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  • MON: OPEC OMR, Canadian Remembrance Day (Observed).
  • TUE: IEA OMR; UK Average Earnings/Unemployment
    (Oct/Sep), EZ Employment (Q3), German ZEW (Nov), US NFIB (Oct), CPI (Oct),
    Japanese GDP (Q3).
  • WED: Chinese Retail Sales/Industrial Output (Oct), UK
    CPI (Oct), EZ Trade Balance (Sep), US PPI Final Demand (Oct), Retail Sales
    (Oct), Japanese Trade Balance (Oct).
  • THU: CBRT FSR (Oct); Australian Employment (Oct),
    Chinese House Prices (Oct), US IJC (6 Nov w/e), Export/Import Prices (Oct).
  • FRI: US Government shutdown deadline.

UK Labour Market Data (Tue):

Expectations are for the unemployment rate in the 3-month
period to September to rise to 4.3% from 4.2%, the employment change to
contract 198k, headline earnings growth of 8.3% in the 3M/YY period in
September vs. prev. 8.1%, and with the ex-bonus print seen holding steady at
7.8%. Note, the data published will be based on experimental statistics given
the declining response rate to the Labour Force Survey. For the upcoming
release, Pantheon Macroeconomics notes that “on balance, survey indicators suggest
payroll employee numbers merely held steady in October”. The consultancy adds
that “Labour market slack likely will continue to increase if employment
flatlines, as growth in the workforce will remain supported by immigration”. On
the earnings front, PM observes “Month-to-month growth in average weekly wages
likely slowed in September, despite public-sector pay deals”. From a policy
perspective, given that the MPC has refrained from hiking rates for two
meetings and the lack of reliability of the data, the release will likely pass
with little in the way of fanfare. It’s also worth noting that at the November
MPR, the MPC revised higher its medium-term equilibrium rate of unemployment to
4.5% from 4.25%.

Japanese GDP (Tue):

Japan’s Q3 Prelim GDP is likely to show the first
contraction in four quarters, according to a poll conducted by Reuters, with
the Q/Q print seen at -0.1% (prev. 1.2%), whilst the annualised figure is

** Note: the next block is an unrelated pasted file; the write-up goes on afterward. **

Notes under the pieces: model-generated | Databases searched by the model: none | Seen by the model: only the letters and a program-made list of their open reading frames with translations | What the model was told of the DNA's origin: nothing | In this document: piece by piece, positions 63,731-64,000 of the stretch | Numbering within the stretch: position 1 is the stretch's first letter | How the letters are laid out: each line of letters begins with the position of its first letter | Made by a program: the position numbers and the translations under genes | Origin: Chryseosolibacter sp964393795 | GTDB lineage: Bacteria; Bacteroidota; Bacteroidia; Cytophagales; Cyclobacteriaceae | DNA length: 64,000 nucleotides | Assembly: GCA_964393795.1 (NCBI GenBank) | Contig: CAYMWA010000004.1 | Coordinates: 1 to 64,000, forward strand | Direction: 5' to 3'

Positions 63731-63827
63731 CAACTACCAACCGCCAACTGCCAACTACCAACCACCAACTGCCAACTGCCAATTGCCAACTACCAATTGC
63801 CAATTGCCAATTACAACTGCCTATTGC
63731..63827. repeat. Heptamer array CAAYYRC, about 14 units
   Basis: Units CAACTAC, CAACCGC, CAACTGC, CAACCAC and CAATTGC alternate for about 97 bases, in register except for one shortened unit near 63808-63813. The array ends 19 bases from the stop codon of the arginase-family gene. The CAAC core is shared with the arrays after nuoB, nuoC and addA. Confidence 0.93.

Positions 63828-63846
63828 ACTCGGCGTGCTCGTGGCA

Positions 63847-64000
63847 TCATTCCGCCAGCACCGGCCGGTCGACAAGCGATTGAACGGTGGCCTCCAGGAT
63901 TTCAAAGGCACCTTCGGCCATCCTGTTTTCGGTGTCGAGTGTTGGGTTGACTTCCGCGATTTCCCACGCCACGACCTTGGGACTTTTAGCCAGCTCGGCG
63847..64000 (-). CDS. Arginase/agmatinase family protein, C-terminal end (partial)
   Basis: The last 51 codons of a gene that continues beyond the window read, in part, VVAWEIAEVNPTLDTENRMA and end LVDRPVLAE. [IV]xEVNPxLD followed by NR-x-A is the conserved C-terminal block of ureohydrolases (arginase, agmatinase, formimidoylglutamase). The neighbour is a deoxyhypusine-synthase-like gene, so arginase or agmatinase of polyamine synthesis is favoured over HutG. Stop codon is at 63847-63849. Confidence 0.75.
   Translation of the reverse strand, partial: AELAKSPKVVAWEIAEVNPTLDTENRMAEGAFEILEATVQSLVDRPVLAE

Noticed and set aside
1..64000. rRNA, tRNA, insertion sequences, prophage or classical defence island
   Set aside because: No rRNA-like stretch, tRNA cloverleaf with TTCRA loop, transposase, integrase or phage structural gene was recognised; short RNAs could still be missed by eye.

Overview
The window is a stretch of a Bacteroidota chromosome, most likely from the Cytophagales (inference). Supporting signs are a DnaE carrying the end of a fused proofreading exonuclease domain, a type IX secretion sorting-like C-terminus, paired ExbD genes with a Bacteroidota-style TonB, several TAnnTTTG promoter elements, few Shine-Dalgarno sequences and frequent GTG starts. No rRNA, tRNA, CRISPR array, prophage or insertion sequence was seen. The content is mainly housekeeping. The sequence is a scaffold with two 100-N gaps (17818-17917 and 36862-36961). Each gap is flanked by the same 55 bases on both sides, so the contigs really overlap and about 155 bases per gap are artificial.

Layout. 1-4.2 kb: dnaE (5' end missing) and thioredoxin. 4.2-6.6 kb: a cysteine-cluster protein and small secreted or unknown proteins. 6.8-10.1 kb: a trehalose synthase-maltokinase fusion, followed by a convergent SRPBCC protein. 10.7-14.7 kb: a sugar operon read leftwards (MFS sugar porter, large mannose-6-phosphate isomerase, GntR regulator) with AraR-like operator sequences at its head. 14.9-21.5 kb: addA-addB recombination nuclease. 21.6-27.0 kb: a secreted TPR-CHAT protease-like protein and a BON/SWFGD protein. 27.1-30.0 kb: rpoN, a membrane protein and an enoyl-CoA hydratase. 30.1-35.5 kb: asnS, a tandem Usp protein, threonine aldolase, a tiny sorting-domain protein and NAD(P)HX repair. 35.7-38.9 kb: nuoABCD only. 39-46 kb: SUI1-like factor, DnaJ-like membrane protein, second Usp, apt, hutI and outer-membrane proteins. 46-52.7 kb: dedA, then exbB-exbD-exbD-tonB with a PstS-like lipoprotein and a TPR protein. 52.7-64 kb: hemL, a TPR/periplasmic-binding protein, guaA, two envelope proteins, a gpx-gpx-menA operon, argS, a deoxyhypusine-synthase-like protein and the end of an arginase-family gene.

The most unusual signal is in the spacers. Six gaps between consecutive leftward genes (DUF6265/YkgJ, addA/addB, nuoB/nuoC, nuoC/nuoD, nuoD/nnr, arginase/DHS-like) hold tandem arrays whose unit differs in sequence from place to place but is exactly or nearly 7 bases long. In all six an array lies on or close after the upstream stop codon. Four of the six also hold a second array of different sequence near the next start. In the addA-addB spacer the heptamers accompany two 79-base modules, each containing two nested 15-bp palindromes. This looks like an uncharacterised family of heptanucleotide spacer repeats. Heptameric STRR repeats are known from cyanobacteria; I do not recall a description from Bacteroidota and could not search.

expected at -0.6% (prev. +4.8%). “This is largely due to a technical payback
from the solid gain in the second quarter”, say ING. In terms of the other
components of the release, Private Consumption is expected at +0.2% (prev.
-0.6%), Capital Expenditures at +0.3% (prev. -1.0%), and External Demand at
-0.1% (prev. +1.8%). The desk at Dai-ichi Life Research suggested that “the
recovery in consumption will likely remain moderate due to the pain from rising
inflation.” From a central bank perspective, BoJ governor Ueda has suggested
that the economy is recovering moderately and this is likely to continue, but
the Bank will patiently maintain easing to support economic activity.

US CPI: (Tue):

Core CPI is expected to rise 0.3% M/M in October, matching
the rate seen in September, while the annual rate of core inflation is also
seen unchanged, at 4.1% Y/Y. The October data is likely to have been driven by
stable energy prices and possible declines in vehicle prices, as high borrowing
costs reduce consumer demand. The incoming inflation data will form a key part
of how the Fed proceeds with policy; Chair Powell this week endorsed a cautious
approach to policy. He said officials were committed to achieving a stance of
monetary policy that is sufficiently restrictive to bring inflation down to 2%
over time, and the FOMC is not yet confident that it has achieved such a
stance, adding that if officials feel that it is appropriate to tighten policy
further, they would not hesitate to do so, noting that ongoing progress toward
target was not assured, and inflation readings have recently given “a few head
fakes.” Powell said the Fed would continue to “move carefully” on policy so
that it can “address both the risk of being misled by a few good months of
data, and the risk of overtightening.” Ahead, analysts at ING forecast a
slowdown in inflation, with the headline rate of CPI easing to 3.3% by
December, and possibly hitting a range of 2.0-2.5% by April 2024; core CPI is
likely to test 2.0% in Q2. ING argues that this outlook means that the Fed will